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Francis Fukuyama: The Origins of the State: China and India

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Francis Fukuyama: The Origins of the State: China and India

Francis Fukuyama, director of the International Development Program, discussed this topic as part of his lecture series entitled, Getting to Denmark: Where the State, Rule of Law and Accountable Government Come From.
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Francis Fukuyama on The Origins of Political Order - John Adams Institute

One of America’s most distinguished political thinkers took the John Adams Institute stage for the second time to discuss his far-ranging exploration of history and society. Francis Fukuyama’s book is about how states form, but while it goes back into the distant past, its relevance is very up-to-date. How did ancient societies relinquish their tribal ties in favor of a strong central government? The West has long supported democracy as an organizing principle, and has pushed tribal societies to change. But how realistic is that? Francis Fukuyama also visited the John Adams Institute in 2014 and 1995.

Moderator: Frans Timmermans
In cooperation with Contact publishers

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This video was recorded on May 10, 2011.
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Francis Fukuyama: The Origins of Political Order: From Prehuman Times to the French Revolution

Francis Fukuyama, Stanford, analyzes the global history of state formation. Apr 28, 2011.
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Francis Fukuyama on Political Order and Political Decay

The political scientist explains how the West has developed strong states while the Middle East and Africa continue to struggle. For more multimedia content from The Economist visit our website:
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Francis Fukuyama (Conversations with History)

Conversations host Harry Kreisler welcomes Francis Fukuyama for a discussion of his new book, The Origins of Political Order. Fukuyama traces his intellectual odyssey, discusses the origins of The End of History thesis, and describes the influence of Samuel Huntington. Fukayama identifies his purpose in writing the new book, the importance of history and comparative studies to the development of his arguments, the relevance of insights from the biological sciences, and the role of ideas in institution building. He compares the evolution of the state in China and India and then assesses the relevance of the Chinese model of state power in an era of globalization. Series: Conversations with History [7/2011] [Public Affairs] [Show ID: 21952]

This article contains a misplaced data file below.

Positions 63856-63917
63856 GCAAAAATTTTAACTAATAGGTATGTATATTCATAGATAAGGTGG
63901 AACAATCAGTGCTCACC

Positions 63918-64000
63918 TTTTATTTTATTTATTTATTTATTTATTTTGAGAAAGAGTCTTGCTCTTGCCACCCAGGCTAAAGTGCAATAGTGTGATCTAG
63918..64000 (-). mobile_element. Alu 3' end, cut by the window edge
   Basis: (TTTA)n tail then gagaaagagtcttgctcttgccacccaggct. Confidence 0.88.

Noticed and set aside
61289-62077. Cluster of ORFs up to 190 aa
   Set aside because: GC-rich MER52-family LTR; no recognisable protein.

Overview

Francis Fukuyama: The Origins of Political Order

How does Francis Fukuyama view state formation, normative issues, and human behavior? Does he believe (as Andrew Carnegie did) that history moves in an upward direction and we can eventually put an end to war? This fascinating interview explores these questions and more.

BookTV: Francis Fukuyama, The Origins of Political Order

Francis Fukuyama, senior fellow at Stanford University's Freeman Spogli Institute for International Studies, explores the origins of government. The author's range of study in the first of a two-part history ranges from the development of tribal societies to the earliest modern states in China and the rise of politics in Europe. Dr. Fukuyama presents a history of government at Politics & Prose Bookstore in Washington, D.C.

Conversations With History - Francis Fukuyama